Final pleas were made on August 31, 1946, and the Tribunal announced its judgment in September 1946. Dodd assisted the Allied prosecuting team of convicting all but 3 of the defendants. Twenty of the 21 Nazis had claimed innocence, including Hermann Goering, whom Dodd had charged with ordering Reinhardt Heydrich to kill the Jews. In addition to prosecuting the individual defendants, Dodd demanded in his summation to the Tribunal that all 6 of the indicted Nazi organizations be convicted of crimes against humanity, on the same grounds of the crimes against humanity ascribed to the individual defendants. These six organizations are the Leadership Corps, the Reich cabinet, the Gestapo, The Storm Troops (SA), the Armed Forces, and the Elite Guard (SS). Dodd felt that these organizations should not escape liability on the grounds that they were too large, part of a political party, etc.

Dodd was given several awards in recognition of his work at the Nuremberg trials. Justice Jackson awarded him the Medal of Freedom in July 1946 and President Truman awarded him the Certificate of Merit, which Justice Jackson personally delivered to him in Hartford in the fall of 1946. Dodd also received the Czechoslovak Order of the White Lion. In 1949, the Polish government had intended to award Dodd with a badge of honor called the Officer's Cross of the Order of Polonia Restituta, but Dodd rejected the medal due to his commitment to human rights and views that the Polish government was imposing a tyranny similar to that imposed by the Nazis, and accepting an honor from the President of Poland would be like accepting one from the Nazis.

Dodd was elected as a Democrat to the House of Representatives in 1952, and served two terms. He lost a Senate election in 1956 to Prescott S. Bush, but was elected in 1958 to Connecticut's other Senate seat and then re-elected in 1964.

Before becoming a U.S. senator, Dodd was hired to lobby for Guatemala in the United States for $50,000 a year by Guatemalan dictator Carlos Castillo Armas. According to the North American Congress on Latin America, Dodd "had perhaps the coziest relationship with the Castillo Armas government." After a short trip to Guatemala in 1955, Dodd urged the House of Representatives to increase aid to the Central American country. Dodd's amendment passed and Guatemala received 15 million dollars of US aid in 1956.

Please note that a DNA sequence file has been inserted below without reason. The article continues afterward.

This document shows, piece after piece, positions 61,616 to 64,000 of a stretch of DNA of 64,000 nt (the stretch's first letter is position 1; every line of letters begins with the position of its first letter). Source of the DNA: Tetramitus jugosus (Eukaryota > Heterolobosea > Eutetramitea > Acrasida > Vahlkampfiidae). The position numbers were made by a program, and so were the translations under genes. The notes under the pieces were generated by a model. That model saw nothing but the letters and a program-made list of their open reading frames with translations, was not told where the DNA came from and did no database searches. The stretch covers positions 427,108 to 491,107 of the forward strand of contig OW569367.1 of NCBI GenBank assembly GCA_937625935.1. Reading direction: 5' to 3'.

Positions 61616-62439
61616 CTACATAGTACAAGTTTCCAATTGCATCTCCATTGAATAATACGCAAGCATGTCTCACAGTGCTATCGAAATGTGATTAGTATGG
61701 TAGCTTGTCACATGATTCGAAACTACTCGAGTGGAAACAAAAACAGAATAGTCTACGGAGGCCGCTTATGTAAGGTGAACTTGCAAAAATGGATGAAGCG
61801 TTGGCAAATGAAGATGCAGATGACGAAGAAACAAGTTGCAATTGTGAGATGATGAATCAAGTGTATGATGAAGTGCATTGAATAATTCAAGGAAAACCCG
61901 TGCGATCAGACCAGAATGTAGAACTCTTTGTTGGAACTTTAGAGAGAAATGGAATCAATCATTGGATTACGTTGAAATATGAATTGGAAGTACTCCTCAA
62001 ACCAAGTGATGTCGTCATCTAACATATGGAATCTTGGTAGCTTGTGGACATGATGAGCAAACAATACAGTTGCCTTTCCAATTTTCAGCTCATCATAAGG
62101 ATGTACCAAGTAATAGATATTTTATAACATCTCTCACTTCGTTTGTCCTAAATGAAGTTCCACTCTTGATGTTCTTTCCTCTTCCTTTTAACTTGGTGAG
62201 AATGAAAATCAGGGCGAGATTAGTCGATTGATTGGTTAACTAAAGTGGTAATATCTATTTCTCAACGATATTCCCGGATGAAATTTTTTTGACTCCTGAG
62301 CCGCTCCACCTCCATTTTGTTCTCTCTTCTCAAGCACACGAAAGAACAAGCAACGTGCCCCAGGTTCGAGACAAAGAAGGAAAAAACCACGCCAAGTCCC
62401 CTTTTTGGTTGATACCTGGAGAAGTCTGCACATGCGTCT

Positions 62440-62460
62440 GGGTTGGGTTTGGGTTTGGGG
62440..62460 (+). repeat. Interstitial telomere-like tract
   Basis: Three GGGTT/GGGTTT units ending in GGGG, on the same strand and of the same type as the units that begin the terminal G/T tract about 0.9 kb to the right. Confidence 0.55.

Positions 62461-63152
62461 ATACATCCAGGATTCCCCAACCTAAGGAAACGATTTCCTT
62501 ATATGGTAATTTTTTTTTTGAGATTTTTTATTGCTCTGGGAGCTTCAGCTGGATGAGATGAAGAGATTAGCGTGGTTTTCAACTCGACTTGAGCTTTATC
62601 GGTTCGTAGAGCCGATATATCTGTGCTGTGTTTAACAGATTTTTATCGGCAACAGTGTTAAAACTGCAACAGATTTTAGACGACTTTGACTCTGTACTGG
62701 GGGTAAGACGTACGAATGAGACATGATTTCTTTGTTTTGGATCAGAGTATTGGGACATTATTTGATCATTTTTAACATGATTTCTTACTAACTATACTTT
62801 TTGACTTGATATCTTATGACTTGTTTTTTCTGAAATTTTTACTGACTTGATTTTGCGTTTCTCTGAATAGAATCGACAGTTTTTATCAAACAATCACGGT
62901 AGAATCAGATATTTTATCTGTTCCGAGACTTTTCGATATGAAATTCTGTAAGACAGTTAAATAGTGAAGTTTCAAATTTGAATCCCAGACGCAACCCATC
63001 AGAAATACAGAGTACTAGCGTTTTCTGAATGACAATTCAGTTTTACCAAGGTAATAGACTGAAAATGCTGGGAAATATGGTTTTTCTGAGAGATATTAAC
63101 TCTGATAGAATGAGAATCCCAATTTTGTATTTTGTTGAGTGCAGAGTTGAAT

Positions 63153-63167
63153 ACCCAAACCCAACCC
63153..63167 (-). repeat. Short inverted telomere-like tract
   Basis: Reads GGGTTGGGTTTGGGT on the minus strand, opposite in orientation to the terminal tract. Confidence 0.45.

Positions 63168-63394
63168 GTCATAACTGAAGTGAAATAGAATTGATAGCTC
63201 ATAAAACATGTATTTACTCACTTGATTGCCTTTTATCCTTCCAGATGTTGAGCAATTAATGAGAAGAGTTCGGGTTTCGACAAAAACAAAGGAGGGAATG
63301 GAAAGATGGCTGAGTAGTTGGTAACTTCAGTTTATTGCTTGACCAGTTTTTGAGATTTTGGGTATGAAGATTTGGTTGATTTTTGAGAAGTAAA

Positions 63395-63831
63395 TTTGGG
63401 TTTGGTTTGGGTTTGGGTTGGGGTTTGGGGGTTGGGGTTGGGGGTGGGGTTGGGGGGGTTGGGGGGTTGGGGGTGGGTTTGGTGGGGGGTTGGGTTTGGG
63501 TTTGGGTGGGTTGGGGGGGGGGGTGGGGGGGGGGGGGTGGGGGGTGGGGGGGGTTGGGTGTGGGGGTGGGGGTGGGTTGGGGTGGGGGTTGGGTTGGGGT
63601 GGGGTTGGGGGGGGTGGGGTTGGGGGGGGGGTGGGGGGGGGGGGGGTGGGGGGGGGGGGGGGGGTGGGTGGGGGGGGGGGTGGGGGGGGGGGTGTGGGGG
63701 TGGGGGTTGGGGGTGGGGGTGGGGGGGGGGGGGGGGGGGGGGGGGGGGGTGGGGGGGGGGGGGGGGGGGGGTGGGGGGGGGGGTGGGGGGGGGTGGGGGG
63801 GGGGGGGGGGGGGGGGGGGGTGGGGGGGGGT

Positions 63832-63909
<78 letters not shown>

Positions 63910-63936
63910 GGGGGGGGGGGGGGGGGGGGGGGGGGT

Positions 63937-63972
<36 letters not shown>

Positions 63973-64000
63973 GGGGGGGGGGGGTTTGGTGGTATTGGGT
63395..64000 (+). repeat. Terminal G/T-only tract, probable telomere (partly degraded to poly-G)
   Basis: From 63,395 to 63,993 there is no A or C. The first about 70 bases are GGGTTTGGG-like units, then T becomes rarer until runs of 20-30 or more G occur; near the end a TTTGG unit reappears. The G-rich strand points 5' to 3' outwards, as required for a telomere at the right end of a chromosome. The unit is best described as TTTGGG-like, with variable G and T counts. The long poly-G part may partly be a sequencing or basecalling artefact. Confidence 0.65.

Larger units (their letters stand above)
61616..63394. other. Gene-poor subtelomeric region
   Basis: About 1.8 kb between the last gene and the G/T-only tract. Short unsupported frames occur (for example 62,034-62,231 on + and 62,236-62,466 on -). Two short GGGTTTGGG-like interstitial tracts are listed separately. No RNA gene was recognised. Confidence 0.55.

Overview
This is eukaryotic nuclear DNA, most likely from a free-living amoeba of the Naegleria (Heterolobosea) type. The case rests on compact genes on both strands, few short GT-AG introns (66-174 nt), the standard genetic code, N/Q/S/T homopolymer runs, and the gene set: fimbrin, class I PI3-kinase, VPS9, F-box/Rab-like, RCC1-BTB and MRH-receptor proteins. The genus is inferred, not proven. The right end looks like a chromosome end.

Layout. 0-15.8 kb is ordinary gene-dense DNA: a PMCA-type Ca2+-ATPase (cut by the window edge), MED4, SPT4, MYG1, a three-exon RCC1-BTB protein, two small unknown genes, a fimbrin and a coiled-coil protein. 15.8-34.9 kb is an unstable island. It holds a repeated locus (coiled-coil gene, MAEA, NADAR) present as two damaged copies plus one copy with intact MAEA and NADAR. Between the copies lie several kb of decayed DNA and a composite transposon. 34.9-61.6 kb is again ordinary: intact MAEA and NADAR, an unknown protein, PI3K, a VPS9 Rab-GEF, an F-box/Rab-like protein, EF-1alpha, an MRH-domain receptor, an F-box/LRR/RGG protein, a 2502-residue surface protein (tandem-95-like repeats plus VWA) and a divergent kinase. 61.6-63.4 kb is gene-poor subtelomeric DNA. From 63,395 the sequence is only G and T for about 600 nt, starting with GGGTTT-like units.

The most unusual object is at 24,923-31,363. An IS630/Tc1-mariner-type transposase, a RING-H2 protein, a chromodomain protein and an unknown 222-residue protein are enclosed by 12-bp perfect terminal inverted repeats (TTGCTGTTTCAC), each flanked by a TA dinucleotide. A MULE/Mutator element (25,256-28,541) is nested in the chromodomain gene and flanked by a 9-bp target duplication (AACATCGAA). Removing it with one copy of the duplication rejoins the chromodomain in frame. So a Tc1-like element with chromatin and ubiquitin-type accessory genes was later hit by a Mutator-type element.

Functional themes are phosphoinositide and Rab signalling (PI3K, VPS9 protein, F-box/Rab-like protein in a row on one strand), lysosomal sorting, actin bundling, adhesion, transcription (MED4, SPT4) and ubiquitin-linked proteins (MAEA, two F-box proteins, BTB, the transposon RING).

As chairman of the Senate Subcommittee on Juvenile Delinquency, Dodd worked to restrict the purchase of mail order handguns, and later shotguns and rifles. These efforts culminated in the Gun Control Act of 1968, which Dodd introduced.

Recently, with the discovery and publication of a letter from the Library of Congress to Senator Dodd from July 1968 confirming his request to have a series of Nazi laws translated from documents provided by Senator Dodd, controversy has arisen as to how much of the Gun Control Act of 1968 was taken directly from gun registration laws enacted and enforced by the Nazis in Germany and areas under Nazi control. It is believed that Senator Dodd obtained copies of the Nazi laws while serving as a prosecutor at Nuremberg.

In 1967 he was censured by the Senate for using campaign funds for personal purposes. Beyond the Senate Ethics Committee's formal disciplinary action, other sources (such as investigative journalist Drew Pearson and Jack Anderson's Congress in Crisis) suggest Dodd's corruption was far broader in scope. In 1970, after suffering a heart attack, he chose not to run for re-election for the Senate, and the Democrats nominated Joseph Duffey to replace him. However, Dodd entered the race after the primary as an Independent. Taking just under a quarter of the vote, both he and Duffey lost to Lowell Weicker.

Months after his defeat, Dodd died from a heart attack at his home.